Re: [PATCH v3 1/7] iio: adc: hi8435: Holt HI-8435 threshold detector

From: Lars-Peter Clausen
Date: Tue Aug 11 2015 - 08:21:19 EST

On 08/08/2015 07:56 PM, Jonathan Cameron wrote:
> On 29/07/15 13:56, Vladimir Barinov wrote:
>> Add Holt threshold detector driver for HI-8435 chip
>> Signed-off-by: Vladimir Barinov <vladimir.barinov@xxxxxxxxxxxxxxxxxx>
> Because it usually reads better that way, I review from the bottom.
> Might make more sense if you read the comments that way around ;)
> I'm going to guess that the typical usecase for this device is in realtime
> systems where polling gives a nice predictable timing (hence the lack of any
> interrupt support). These typically operate as 'scanning' devices
> (e.g. you update all state at approximately the same time, by reading
> one input after another in some predefined order).
> Does the use of events actually map well to this use case? You are taking
> something that (other than the results being a bit different) is basically
> a digital I/O interface and mapping it (sort of) to an interrupt chip
> when it isn't nothing of the sort.
> I'd like more opinions on this, but my gut reaction is that we would
> be better making the normal buffered infrastructure handle this data
> properly rather than pushing it through the events intrastructure.
> Your solution is neat and tidy in someways but feels like it is mashing
> data into a particular format.
> To add to the complexity we could have debounce logic. If we mapped to a
> fill the buffer with a scan mode, how would we handle this?
> My guess is that it would simply delay transistions. Perhaps we even
> support reading both the value right now and the debounced value if that
> is possible?
> However, here the debounce is all software. To my mind, move this into
> userspace entirely. We aren't dealing with big data here so it's hardly
> going to be particularly challenging.
> So my gut feeling is definitely we need to make the buffer infrastructure
> handle 1 bit values (in groups) then push this data out that way.
> Still I would like other opinions on this!

Having thought about this a bit having support for event triggers seems like
a nice addition to me. When you think about it it is not too different from
buffer triggers. Some devices are able to generate their own trigger events
using a IRQ, others might need a software controlled trigger. You could
argue that the same is true for events. Having support for software based
event triggers e.g. allows support for devices which have events and have an
IRQ, but where the IRQ is simply not connected.

Whether it makes sense for this device is a different question though I guess.

Since this is a threshold detector events seem to be the right approach to
me. You could have similar hardware which actually generates IRQs, so you'd
have the same interface. Additionally if we expects changes only to occur at
a much lower rate than the polling rate only sending something to userspace
when it changes keeps the amount of data to transfer lower. On the other
hand if changes happen a lot using the event based approach would certainly
create a higher load. And another thing to consider is that some
applications might be interested in getting the raw data. So in conclusion,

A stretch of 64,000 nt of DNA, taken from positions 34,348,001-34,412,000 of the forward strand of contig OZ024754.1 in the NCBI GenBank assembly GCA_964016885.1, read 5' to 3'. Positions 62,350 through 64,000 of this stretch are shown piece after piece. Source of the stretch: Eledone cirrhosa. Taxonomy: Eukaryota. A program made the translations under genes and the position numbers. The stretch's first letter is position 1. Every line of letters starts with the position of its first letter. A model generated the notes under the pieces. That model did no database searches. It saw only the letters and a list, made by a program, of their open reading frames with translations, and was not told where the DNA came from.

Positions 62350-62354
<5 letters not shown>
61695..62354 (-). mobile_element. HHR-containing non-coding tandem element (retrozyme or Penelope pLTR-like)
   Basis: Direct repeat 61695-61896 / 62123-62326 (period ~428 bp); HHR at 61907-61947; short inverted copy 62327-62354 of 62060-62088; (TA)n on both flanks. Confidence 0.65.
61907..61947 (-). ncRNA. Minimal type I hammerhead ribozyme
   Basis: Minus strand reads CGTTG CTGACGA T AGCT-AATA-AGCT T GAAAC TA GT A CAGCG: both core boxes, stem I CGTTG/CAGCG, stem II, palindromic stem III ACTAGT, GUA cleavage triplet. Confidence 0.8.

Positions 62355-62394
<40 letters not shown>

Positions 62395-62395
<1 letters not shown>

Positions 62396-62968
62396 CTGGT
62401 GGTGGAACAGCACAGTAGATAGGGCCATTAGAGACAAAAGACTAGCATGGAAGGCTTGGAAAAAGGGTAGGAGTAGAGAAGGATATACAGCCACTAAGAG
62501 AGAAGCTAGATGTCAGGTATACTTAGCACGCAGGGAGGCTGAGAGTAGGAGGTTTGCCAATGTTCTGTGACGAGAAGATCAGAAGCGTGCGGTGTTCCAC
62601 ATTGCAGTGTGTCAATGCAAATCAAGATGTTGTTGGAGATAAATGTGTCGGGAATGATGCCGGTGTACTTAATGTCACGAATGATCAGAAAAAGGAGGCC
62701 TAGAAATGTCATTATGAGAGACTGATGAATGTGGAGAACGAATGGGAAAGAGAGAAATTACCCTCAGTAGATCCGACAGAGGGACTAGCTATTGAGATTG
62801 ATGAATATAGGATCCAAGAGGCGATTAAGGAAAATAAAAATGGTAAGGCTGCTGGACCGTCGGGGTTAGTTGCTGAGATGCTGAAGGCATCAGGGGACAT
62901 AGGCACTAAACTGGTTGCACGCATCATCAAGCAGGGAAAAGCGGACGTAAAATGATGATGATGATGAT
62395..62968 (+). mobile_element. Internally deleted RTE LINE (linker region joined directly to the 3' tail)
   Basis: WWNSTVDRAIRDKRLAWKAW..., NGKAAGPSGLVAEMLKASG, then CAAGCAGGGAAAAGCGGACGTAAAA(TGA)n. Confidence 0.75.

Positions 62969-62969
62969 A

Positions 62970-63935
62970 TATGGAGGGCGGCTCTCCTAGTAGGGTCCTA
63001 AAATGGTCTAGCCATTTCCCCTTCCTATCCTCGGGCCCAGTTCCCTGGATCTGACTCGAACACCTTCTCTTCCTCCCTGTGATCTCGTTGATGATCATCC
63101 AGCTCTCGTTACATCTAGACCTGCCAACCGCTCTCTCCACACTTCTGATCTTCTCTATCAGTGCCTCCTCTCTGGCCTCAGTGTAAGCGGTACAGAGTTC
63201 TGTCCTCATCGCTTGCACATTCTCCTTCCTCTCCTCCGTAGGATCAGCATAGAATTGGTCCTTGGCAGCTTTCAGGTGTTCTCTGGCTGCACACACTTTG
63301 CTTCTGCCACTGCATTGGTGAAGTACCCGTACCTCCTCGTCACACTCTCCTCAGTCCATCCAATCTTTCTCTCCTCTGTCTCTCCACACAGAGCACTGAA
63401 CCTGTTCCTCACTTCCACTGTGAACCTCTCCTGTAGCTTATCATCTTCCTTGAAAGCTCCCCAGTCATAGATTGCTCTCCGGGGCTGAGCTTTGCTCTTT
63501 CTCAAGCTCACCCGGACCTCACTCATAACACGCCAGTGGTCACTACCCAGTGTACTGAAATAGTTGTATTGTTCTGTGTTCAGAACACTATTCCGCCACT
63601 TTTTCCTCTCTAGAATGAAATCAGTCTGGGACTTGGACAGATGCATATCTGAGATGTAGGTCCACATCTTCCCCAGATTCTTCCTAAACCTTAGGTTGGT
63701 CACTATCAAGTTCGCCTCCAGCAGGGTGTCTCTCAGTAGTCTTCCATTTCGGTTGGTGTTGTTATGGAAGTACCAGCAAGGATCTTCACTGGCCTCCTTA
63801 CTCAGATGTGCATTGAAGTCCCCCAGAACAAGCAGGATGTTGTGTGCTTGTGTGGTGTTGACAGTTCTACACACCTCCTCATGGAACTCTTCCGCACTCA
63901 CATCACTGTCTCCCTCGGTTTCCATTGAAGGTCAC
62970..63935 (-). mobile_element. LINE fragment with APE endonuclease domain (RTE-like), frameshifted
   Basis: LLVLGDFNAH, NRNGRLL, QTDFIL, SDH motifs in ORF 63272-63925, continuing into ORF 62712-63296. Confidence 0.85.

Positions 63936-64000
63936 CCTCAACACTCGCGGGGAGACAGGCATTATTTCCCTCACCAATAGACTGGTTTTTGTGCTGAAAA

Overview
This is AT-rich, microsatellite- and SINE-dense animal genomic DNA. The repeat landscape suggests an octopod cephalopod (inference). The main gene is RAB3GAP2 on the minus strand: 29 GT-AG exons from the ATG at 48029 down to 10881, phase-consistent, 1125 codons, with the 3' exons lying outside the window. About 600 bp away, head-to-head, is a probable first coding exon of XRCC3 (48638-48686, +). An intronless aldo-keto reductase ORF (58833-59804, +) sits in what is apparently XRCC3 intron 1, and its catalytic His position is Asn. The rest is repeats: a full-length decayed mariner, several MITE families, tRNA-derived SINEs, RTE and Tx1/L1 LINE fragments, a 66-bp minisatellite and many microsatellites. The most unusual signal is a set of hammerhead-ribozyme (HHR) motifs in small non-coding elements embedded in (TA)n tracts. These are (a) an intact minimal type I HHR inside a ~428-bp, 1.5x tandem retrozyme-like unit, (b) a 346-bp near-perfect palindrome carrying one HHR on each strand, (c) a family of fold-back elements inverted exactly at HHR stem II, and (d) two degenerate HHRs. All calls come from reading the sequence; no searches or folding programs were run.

I don't know ;). Both approaches seem sensible enough to me.

>> static void hi8435_debounce_work(struct work_struct *work)
>> +{
>> + struct hi8435_priv *priv = container_of(work, struct hi8435_priv,
>> +;
>> + struct iio_dev *idev = spi_get_drvdata(priv->spi);
>> + u32 val;
>> + int ret;
>> +
>> + ret = hi8435_readl(priv, HI8435_SO31_0_REG, &val);
>> + if (ret < 0)
>> + return;
>> +
>> + if (val == priv->debounce_val)
>> + hi8435_iio_push_event(idev, val);
>> + else
>> + dev_warn(&priv->spi->dev, "filtered by software debounce");
> Definitely not. Warning every time a standard event occurs? Not
> a good idea. Use the debug stuff if you want a way of knowing this
> happened, then it will silent under normal use.
>> +}
>> +
>> +static irqreturn_t hi8435_trigger_handler(int irq, void *private)
>> +{
>> + struct iio_poll_func *pf = private;
>> + struct iio_dev *idev = pf->indio_dev;
>> + struct hi8435_priv *priv = iio_priv(idev);
>> + u32 val;
>> + int ret;
>> +
>> + ret = hi8435_readl(priv, HI8435_SO31_0_REG, &val);
>> + if (ret < 0)
>> + goto err_read;
>> +
>> + if (priv->debounce_interval) {
>> + priv->debounce_val = val;
>> + schedule_delayed_work(&priv->work,
>> + msecs_to_jiffies(priv->debounce_interval));
> This is another element that makes me doubt that the event interface
> is the way to do this. I'd much rather we pushed the debouncing out
> to userspace where cleverer things can be done (and more adaptive things).
> Here to keep the event flow low you have to do it in the kernel.

Yes, debouncing should probably not be done in kernel space and the debounce
interval should not be a devicetree property.

>> + } else {
>> + hi8435_iio_push_event(idev, val);
>> + }
>> +
>> +err_read:
>> + iio_trigger_notify_done(idev->trig);
>> +
>> + return IRQ_HANDLED;
>> +}
>> +
>> +static void hi8435_parse_dt(struct hi8435_priv *priv)
>> +{
>> + struct device_node *np = priv->spi->dev.of_node;
>> + int ret;
>> +
>> + ret = of_get_named_gpio(np, "holt,reset-gpios", 0);
>> + priv->reset_gpio = ret < 0 ? 0 : ret;
> Silly question, but can gpio0 exist on a board? I suspect you
> may need an additional variable to hold that this request failed
> rather than using the magic value of 0.

It can, but new stuff should just use the GPIO descriptor API where NULL can
be used to indicate a invalid GPIO.

- Lars

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